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The Fifth Virginia Regiment in the battle of Manassas.

At the request of our friends in Augusta county, we publish the subjoined narrative, written by one who participated in the battle. Though coming at a late day, it will repay perusal, not only on account of its graphic style of composition, but from the introduction of incidents hitherto undeveloped. It is, moreover, gratifying to record the deeds of a gallant regiment of which little has yet been said, while glowing and merited commendations have been bestowed upon others.

Sunday, the 21st July, 1861! Who, at Manassas, will ever forget the terrific scenes that raged so fearfully and destructively there on that day; language is inadequate, the tongue cannot find utterance for words sufficiently descriptive; the ingenious mind can invent no figure however brilliant the imagination or splendid the pencil stroke, that will equal the terrible fierceness of the serried hosts that day met in battle array. How terrible a work to engage human hands! Will not civilized Christendom require at the hands of the debauched and despotic Government, who have instigated and are carrying on this unholy war, a sea of repentant tears for the wrongs they have committed this day against the innocent and unoffensive of earth and the justice of high Heaven? But, ‘"vengeance is mine, saith the Lord."’ Be their consciences their accuser, and let their deeds exhibit their guilt to the world.

Early Sunday we were aroused by the drum beating the long roll, and we immediately formed in line of battle. Soon the enemy commenced a heavy cannonading on our right, which our accomplished Generals soon discovered to be a feint mads by the enemy to attract our attention in that quarter, while their real attack would be made on the extreme left. We were immediately ordered to take position several miles to the left. We had not been in position long, before it became evident we were in a warm neighborhood. The enemy's artillery, just in our front, but hid from our sight by a skirt of woods and an eminence between us, thundered forth its deadly missiles, and presently, too, the sharp, ringing crack of the rifle was heard, showing that the advance guard of skirmishers had met. Cavalry scouts could be seen, galloping within the lines, when a terrible volley of musketry, immediately in our front, assured us shat the ball had opened, and the fight had commenced in right good earnest.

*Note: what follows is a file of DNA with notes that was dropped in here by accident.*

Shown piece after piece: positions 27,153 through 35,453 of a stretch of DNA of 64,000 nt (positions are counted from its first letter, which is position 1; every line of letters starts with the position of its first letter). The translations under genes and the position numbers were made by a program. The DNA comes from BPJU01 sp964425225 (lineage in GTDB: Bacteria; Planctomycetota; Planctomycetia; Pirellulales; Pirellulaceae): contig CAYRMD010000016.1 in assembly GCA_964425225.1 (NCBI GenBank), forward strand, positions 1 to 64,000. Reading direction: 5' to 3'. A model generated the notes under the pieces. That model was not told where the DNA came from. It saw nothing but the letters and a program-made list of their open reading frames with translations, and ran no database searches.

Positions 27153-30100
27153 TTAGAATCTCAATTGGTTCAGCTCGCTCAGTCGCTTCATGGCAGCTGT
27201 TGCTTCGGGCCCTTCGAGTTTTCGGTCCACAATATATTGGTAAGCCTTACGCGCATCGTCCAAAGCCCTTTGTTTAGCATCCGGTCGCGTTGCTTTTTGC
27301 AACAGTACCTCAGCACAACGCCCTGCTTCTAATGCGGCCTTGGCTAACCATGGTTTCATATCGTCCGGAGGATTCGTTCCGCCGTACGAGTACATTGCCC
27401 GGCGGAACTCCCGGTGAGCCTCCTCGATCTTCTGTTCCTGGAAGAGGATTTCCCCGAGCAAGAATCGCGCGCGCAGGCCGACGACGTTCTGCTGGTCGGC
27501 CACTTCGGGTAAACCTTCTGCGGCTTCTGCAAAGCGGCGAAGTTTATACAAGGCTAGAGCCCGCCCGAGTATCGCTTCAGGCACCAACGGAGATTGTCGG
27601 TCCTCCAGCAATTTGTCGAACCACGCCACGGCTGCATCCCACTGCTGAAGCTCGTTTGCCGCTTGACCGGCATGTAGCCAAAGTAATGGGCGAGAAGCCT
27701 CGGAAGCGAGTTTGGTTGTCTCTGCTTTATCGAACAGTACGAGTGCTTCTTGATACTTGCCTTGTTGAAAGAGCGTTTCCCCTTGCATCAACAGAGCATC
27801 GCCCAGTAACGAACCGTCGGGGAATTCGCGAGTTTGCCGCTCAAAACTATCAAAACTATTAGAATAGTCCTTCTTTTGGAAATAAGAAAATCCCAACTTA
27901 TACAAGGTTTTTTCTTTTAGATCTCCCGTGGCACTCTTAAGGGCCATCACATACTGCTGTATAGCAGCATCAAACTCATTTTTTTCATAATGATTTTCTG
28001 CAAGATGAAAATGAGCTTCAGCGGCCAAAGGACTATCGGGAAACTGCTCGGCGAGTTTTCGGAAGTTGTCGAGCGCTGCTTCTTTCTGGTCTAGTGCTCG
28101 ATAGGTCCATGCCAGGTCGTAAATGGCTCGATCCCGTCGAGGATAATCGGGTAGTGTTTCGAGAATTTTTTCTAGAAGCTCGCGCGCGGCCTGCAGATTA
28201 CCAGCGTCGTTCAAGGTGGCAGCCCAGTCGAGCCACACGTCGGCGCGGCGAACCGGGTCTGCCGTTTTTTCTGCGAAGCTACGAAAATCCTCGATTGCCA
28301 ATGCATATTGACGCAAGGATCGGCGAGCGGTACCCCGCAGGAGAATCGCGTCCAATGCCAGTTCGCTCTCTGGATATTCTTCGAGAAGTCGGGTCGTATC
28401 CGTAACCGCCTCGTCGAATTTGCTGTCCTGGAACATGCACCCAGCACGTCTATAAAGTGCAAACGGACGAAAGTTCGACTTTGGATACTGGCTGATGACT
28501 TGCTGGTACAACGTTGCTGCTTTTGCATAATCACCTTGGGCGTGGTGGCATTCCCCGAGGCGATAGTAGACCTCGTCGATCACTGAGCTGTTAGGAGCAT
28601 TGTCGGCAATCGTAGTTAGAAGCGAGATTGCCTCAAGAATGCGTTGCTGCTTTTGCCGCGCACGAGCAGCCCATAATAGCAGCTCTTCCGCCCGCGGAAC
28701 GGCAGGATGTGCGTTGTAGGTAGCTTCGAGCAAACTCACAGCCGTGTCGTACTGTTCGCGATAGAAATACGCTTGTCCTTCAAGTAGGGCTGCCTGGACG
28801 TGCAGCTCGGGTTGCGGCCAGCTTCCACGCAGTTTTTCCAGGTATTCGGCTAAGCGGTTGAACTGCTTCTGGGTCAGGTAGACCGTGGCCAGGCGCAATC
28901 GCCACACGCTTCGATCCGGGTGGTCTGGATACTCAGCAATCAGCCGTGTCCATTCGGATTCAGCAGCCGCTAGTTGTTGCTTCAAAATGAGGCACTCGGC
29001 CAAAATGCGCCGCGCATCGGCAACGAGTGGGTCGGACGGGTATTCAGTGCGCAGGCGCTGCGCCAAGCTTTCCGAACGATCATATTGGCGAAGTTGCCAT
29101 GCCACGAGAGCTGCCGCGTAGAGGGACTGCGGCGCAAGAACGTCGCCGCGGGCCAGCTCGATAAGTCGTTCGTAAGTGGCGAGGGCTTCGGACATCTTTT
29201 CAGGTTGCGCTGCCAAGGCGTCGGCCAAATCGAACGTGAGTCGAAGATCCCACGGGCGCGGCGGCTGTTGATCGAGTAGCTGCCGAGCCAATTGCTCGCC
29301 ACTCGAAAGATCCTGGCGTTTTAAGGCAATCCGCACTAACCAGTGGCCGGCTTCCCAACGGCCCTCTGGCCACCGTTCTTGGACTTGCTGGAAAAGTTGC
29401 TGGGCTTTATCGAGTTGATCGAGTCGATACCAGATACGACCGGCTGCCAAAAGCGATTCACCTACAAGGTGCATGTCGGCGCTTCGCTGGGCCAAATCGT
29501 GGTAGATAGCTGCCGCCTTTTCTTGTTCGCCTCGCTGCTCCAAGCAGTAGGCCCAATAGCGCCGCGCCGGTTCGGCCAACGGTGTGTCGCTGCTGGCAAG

Between 9 and 10 o'clock a m., the enemy, in tremendous force, advanced his right against our left, with the view of turning our left wing and getting position in the rear of the ‘"Junction."’ They were met by several South Carolina regiments (including Hampton's Legion) and the Alabama 4th, our regiment (the 5th Virginia) being held in reserve; but soon we were ordered forward to support the 4th Alabama. On our way to take position on a hill we were met by a portion of a South Carolina regiment who had been compelled to fall back by an over whelming force, and who informed us that the 4th Alabama was being literally out to pieces. Here, also, we met two pieces of the Washington (La.) Artillery retiring, having expended their stock of ammunition. This was by no means encouraging, but we felt the necessity for greater exertion on our part, and forward we rushed to the assistance of our friends. Amid a perfect shower of musketry and cannon balls the command to half and lay down was given, as it was impossible for us to return the enemy's fire, they being completely sheltered by the hill. Not being able to return the enemy's fire, or even see them, our men cried out to be led forward or taken back to the foot of the hill; but our gallant Col. Harper assured us that he had no orders to advance, but was directed to occupy this position until the enemy should make their appearance, when we were to fire and charge bayonets.